Grip on recovery after paediatric forearm fractures
|PhD ceremony:||A.M. (Ann Marjolein) Hepping, MSc|
|When:||August 30, 2021|
|Supervisors:||prof. dr. S.K. (Sjoerd) Bulstra, prof. dr. J.H.B. (Jan) Geertzen, dr. M. Stevens|
|Where:||Academy building RUG|
|Faculty:||Medical Sciences / UMCG|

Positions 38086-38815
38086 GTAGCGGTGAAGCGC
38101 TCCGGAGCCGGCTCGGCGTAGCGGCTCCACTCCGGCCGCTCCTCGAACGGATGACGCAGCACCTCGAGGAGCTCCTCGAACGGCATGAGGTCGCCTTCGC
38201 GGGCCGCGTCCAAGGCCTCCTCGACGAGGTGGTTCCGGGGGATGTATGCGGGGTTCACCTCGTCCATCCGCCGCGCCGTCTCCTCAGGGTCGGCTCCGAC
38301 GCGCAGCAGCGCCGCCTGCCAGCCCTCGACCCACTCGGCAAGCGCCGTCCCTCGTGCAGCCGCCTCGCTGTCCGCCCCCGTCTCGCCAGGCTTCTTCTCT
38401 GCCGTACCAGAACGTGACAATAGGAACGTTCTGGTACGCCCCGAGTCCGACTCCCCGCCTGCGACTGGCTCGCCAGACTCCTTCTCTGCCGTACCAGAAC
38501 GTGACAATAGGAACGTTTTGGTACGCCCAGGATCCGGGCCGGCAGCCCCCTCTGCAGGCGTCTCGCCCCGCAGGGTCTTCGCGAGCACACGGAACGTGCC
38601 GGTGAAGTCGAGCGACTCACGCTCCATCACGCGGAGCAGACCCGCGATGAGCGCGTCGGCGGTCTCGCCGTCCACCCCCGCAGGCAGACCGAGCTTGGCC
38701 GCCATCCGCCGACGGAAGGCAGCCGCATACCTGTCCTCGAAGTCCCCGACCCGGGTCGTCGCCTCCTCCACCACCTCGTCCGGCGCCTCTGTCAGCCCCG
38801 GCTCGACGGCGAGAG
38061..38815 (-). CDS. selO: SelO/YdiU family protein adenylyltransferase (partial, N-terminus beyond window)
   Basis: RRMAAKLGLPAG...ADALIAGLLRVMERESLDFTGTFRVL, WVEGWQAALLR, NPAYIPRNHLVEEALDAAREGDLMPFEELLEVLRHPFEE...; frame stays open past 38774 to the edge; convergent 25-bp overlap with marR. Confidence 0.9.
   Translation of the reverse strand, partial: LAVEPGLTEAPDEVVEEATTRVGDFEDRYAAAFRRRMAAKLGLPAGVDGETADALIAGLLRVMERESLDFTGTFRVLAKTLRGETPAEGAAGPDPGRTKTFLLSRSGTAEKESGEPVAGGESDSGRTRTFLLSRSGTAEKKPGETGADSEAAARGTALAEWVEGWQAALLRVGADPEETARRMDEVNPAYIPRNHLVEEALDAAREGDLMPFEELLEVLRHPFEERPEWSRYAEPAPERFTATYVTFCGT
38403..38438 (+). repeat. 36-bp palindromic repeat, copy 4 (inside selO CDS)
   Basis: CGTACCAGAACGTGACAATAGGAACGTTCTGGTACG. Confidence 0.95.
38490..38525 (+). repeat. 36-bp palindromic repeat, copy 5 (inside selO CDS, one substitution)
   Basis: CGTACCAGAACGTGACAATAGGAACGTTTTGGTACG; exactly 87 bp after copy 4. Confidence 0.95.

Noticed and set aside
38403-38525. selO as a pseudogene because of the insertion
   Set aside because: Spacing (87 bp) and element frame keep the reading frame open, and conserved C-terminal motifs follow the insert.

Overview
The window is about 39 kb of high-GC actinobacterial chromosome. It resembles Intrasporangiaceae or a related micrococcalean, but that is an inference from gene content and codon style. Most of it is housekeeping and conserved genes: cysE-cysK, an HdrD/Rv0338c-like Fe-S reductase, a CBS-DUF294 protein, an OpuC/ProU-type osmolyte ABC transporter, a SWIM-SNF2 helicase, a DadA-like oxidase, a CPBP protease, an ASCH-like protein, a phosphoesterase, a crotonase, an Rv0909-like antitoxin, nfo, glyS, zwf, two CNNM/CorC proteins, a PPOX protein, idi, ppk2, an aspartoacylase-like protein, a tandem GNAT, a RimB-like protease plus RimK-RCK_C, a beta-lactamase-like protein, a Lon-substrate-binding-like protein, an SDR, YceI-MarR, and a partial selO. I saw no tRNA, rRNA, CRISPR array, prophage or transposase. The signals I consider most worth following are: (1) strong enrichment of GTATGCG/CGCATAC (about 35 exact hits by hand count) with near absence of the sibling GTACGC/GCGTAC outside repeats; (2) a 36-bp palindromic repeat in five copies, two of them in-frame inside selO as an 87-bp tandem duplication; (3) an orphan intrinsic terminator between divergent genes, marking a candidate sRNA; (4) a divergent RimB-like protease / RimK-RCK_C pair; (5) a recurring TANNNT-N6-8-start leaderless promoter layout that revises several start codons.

Paediatric forearm fractures often do not need to be aligned perfectly, since growing bones can still remodel. Whilst scarce studies advocate less invasive treatments, surgical intervention is becoming an upward trend. This development is worry some, considering the incidence is simultaneously increasing. Functional outcome is rarely examined prospectively, and there is no consensus regarding outcome measures. This thesis focuses on outcome measures of functional recovery. It provides interpersonal and intrapersonal reference values of grip strength. Intrapersonal data is easier to obtain and has a higher accuracy. Compared to other strength measurements, namely key grip and three-jaw chuck, grip strength is more sensitive to change. The extent as well as the duration of strength loss is more prominent the more invasive the treatment underwent. Grip strength is associated with fracture angulation whereas range of motion is not. Loss of mobility of elbow, forearm and wrist can be considered mild with an overall average below 20° for reduced and below 10° for non-reduced fractures 6 weeks post-injury. Measurements of pronation and palmar flexion are significantly impaired up to 3 months post-injury. Similarly to strength, an inverse relation was seen between extent of impairment and invasiveness of treatment. The recovery of pain, reduced sensitivity and hypertrichosis warrants further investigation. Although a trend was observed in relation to treatment invasiveness, the operative group was too small. Future research should focus on the consequences on functional recovery when moving the (arbitrary) lines between successive treatments in favor of the least invasive one.